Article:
Celeste is in her second year of college. Quin is off to college herself next year. Evelin pointed out that maybe it’s a good time for me to start volunteering at the zoo again (though I’d need to scale back my other volunteer/unpaid work efforts to make the time) …

Safe journeys, 添添, 美香, and 小奇迹. You’ll be missed here in the DMV.

Monday, April 28, 2014

So ... Remodeling

The hedline pretty much says it all. About a quarter of the main living space in the house is off limits. We're washing dishes outside. The kelvinator is in the living room (it's really an Amana, but it's more fun to say "kelvinator" than "fridge"). And, in general, nerves are frayed. Details are being recorded at Survivor: Kitchen Remodel.

Sunday, March 17, 2013

The Sounds of Dogs ...

... or at least their names.

Back in first grade, it was suggested to Celeste that she not not talk about a certain dog breed at school too much because the name — shih tzu — sounded a little too close to something rude when she said it. Flash forward to breakfast a few days ago when Celeste and Quinlan were both talking about shih tzus; C turned to me with a quizzative look and said: "I know what a shih tzu is and that it sounds like something bad, but I can't figure out what it is. 'zu' doesn't sound bad and I don't know what 'shit' means."

Sunday, February 24, 2013

Games People Play

In general, Q doesn't like playing games; the one exception over the years has been Go Fish, although we not too long ago picked up Apples to Apples, and she's loved it. Despite that, she's had a long-standing aversion to "winning games." Instead she usually likes to play Calvinballesque card games where the rules constantly change to ensure that everyone playing is doing well.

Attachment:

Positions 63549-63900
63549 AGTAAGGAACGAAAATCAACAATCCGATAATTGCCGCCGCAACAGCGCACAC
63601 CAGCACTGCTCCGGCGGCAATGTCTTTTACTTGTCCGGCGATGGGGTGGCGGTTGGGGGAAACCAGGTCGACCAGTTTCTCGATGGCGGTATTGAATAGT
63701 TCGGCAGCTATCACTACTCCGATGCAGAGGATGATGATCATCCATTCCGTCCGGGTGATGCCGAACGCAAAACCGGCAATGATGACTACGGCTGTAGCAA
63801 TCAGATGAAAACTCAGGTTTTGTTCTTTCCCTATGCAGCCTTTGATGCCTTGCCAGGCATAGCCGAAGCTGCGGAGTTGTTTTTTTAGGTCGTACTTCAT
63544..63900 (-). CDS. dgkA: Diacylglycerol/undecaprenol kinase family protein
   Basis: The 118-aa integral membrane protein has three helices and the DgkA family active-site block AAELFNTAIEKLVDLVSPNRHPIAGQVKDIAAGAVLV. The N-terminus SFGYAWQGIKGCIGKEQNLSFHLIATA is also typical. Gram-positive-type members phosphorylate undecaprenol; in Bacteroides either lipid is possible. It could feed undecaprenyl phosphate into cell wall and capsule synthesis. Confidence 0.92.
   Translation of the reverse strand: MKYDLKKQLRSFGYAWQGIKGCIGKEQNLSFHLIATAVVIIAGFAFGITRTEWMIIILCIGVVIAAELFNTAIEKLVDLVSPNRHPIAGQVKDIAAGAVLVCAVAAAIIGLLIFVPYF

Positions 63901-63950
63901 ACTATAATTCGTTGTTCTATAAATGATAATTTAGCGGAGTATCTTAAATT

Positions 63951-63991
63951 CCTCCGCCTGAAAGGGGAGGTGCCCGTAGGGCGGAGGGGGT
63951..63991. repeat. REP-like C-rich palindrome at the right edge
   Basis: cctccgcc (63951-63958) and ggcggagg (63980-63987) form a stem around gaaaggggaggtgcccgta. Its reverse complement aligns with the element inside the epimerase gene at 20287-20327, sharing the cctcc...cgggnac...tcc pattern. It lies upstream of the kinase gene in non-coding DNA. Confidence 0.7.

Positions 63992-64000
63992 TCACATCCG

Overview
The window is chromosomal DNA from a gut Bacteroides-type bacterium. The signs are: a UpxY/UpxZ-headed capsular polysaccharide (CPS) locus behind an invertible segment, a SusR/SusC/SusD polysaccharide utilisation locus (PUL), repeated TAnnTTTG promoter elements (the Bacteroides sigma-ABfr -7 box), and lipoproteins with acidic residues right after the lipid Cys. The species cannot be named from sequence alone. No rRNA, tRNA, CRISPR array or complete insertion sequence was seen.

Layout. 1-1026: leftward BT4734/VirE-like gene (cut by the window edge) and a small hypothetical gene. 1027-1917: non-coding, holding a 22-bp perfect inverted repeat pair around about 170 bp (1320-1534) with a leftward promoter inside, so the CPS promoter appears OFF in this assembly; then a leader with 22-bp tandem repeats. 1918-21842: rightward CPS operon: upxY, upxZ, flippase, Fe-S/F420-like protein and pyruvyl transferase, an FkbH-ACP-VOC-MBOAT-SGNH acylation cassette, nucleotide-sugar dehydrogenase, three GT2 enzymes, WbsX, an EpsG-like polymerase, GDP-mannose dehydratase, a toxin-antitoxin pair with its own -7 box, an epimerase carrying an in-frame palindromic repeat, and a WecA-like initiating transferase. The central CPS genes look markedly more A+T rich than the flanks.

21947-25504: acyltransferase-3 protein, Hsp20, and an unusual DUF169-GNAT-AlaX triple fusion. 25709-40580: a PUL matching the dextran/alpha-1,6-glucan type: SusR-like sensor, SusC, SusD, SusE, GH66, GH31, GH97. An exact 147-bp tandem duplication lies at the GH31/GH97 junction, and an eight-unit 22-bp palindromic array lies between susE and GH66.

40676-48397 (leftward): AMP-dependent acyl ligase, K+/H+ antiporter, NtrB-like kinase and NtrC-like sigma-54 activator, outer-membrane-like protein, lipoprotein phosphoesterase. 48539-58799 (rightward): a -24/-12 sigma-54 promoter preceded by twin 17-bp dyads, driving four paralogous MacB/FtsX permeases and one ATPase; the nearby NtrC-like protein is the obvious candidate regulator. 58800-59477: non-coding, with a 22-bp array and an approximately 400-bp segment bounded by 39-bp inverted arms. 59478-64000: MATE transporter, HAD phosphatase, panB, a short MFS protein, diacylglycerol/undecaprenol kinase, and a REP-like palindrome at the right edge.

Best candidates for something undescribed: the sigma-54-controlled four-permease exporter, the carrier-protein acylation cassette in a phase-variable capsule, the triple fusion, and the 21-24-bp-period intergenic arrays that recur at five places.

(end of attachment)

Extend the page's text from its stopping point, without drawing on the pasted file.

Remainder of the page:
Now, Quinlan has branched out into game design with her own version of Go Fish. Using some of my old business cards and the calling cards we had printed up for her a while back, she designed a mermaid-themed deck with numbers 1 through 13, as well as Jack, Queen, and King. There's only one pair of each, which can make the game move quickly. The rules follow the traditional ask for card and draw if you don't get it, but the best bit is the marketing. It didn't quite click with me when I noticed the image at the left that it was an ad for the game, but this morning I found the three other posters placed strategically around the house.

Beyond the posters, there's also the titling of the game — "Go Fish: An Underwater Game" — and the little touches in the card images, from the swirly numbers and the fish as pips on the cards to the little fish the mermaid keeps on a leash and the bubbles coming from the octopus.

Friday, November 02, 2012

Supplement or Country?

This morning, between preparing the different egg, toast, and cereal orders at breakfast. I asked the girls if they'd already had their vitamins or not. Being a bit of a prat, I pronounced vitamin as the British English /ˈvɪt ə mɪn/ instead of the American English /ˈvaɪt ə mɪn/. Naturally, this offended Celeste gravely. After correcting my pronunciation, she stated, "besides /ˈvɪt ə mɪn/ is a country." We all paused for a moment trying to figure out what she meant ... then it clicked: Việt Nam. Which now has me thinking about bánh mì...